Authors: Margaret Truman
“Please, let’s not get into that again.”
He touched her hand. “Okay, but I’ll tell you this, Susanna. No one will ever convince me that a judge of the United States Supreme Court could kill someone, let alone in cold blood in the courtroom and, as I understand it from the papers, in the Chief Justice’s chair.”
“Truth’s stranger than fiction, dad. Which I guess is why fiction is rarely the truth. I mean, who would believe it… Anyway I don’t
whether one of the justices did it. It could have been an old lover, a coworker, even someone from the family.”
As he stood and stretched, she noted the beginning of a potbelly. “
it’s any one of ’em, Susanna, I’d put my money on the old one, Conover. Jealousy… it’s one damn powerful emotion, and destructive as hell. Some states automatically acquit a man for killing his wife’s lover, did you know that?”
“I do now.” They watched television with her son until ten, when she announced she was turning in. “Don’t worry about tomorrow,” her father said. “Rich and I will make out just fine.” He cuffed his grandson on the head.
“Thanks,” Susanna said. “I know you will.”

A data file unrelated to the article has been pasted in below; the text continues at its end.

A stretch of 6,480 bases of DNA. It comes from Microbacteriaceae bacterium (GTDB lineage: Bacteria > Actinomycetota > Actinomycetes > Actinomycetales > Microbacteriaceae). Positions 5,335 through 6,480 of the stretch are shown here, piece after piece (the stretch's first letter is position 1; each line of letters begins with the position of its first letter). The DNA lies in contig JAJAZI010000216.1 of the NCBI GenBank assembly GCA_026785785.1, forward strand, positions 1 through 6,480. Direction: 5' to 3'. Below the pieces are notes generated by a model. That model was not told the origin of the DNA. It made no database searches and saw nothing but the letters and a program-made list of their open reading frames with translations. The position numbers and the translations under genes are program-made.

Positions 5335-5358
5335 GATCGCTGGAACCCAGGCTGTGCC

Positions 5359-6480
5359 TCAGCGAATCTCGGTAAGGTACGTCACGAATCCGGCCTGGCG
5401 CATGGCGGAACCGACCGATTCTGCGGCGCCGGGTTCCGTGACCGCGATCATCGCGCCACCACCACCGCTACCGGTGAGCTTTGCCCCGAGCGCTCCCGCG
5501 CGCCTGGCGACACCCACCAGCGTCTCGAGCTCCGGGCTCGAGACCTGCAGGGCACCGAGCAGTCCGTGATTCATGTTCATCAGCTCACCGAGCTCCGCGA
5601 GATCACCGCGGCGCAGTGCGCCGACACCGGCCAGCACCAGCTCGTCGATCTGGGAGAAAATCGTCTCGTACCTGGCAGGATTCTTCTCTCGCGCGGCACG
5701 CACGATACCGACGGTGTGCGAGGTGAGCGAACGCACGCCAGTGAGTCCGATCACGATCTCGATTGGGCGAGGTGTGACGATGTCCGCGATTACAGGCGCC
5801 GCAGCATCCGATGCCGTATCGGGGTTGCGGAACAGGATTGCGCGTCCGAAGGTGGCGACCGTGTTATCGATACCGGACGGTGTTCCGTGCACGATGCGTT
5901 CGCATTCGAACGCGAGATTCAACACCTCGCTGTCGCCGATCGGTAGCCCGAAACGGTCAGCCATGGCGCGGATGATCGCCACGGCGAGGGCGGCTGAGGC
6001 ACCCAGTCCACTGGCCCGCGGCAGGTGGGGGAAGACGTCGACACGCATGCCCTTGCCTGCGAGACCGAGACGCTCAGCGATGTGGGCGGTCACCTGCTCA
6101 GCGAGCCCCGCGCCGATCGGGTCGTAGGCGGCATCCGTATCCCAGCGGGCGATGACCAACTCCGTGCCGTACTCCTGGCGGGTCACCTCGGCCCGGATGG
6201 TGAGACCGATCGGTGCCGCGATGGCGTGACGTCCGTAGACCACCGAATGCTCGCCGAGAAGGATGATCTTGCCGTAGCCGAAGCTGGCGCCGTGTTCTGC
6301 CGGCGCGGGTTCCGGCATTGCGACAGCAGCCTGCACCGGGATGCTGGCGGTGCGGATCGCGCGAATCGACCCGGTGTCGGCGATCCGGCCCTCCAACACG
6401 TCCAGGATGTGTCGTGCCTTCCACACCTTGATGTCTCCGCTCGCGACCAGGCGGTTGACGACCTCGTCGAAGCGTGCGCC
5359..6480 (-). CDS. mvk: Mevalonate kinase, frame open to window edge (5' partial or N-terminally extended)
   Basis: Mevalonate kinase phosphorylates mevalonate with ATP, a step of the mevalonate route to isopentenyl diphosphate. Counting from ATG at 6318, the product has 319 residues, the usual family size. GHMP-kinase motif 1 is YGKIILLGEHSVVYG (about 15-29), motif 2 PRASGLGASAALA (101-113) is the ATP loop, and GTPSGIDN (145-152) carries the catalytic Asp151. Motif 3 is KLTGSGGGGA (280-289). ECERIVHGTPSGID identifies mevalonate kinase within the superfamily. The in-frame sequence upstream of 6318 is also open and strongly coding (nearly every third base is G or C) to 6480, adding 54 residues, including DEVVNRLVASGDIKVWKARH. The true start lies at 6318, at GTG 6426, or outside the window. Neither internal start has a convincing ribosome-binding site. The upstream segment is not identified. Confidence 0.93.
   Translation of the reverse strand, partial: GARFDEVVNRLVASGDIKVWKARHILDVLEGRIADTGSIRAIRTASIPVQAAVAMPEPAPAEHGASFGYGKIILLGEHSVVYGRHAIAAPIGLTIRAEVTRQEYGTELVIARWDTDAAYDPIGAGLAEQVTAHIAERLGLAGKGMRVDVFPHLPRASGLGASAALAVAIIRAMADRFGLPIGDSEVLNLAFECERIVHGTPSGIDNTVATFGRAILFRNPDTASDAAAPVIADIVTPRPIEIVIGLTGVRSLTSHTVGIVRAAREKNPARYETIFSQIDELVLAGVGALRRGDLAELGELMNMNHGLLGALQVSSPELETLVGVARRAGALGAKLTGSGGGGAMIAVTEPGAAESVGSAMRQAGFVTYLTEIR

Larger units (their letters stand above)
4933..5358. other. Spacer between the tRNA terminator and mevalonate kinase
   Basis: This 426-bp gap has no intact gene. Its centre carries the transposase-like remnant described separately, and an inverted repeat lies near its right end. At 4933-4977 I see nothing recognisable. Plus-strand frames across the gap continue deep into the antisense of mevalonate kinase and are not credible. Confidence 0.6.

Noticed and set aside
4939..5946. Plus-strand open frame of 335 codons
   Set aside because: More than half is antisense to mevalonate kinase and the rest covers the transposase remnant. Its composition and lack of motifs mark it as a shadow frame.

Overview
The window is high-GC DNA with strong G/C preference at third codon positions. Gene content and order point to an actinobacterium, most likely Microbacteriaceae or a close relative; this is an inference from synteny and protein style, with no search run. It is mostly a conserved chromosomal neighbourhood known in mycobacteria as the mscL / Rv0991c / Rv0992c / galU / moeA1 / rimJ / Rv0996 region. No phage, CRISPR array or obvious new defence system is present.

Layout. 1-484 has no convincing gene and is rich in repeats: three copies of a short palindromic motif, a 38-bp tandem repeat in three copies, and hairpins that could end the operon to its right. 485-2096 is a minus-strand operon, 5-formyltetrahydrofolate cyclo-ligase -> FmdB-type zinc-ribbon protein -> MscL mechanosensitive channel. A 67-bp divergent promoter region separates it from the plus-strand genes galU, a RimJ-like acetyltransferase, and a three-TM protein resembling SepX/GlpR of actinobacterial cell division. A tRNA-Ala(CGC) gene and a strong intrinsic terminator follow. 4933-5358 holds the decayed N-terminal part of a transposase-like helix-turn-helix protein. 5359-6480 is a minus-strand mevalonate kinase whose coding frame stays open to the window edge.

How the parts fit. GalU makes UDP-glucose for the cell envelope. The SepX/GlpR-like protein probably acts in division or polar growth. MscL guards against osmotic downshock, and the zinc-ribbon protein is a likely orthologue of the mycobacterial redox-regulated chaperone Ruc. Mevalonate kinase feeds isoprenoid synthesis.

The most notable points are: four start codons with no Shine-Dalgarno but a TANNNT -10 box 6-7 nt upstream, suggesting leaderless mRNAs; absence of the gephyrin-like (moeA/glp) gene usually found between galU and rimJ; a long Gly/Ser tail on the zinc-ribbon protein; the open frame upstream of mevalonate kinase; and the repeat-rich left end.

She left the house at ten the following morning, driving her father’s 1976 Mercury station wagon. She passed through towns that made up California’s wine country—Rutherford and Napa, Pleasanton and Mission San Jose, down through flat and dusty plains on either side of Route 680, past the vineyards of Charles Krug and Beringer, Beaulieu and Christian Brothers until traffic thickened as she neared the Bay Bridge linking San Francisco to Oakland. It was a short drive up the Embarcadero to Broadway in North Beach. She found Brazier’s apartment and rang the downstairs bell. No response. She decided to walk, and to call Brazier’s number from time to time.
She strolled the length of Fisherman’s Wharf, stopping
in shops along the way, buying a leather address book from a sidewalk artisan, a nubby cotton pullover from another. She tried Brazier’s number a few times, always without success. She lunched at the Buena Vista, where Irish coffee had been introduced into the United States, and had espresso late in the afternoon in one of Ghirardelli Square’s cafes.
She took a cab back to her car. Since it was parked only two blocks from Brazier’s apartment, she decided to try again. This time the bell ring resulted in Sheryl Figgs opening the upstairs door.
“Hello,” said Susanna. “I’m looking for Dan Brazier.” She wasn’t sure whether Sheryl’s face reflected disappointment or confusion or both.
“He’s not here.”
“Will he be back? I’m sorry, I’m Susanna Pinscher. I work for the Justice Department in Washington and—”
“Yes, I know you, I know your name. I read about you.”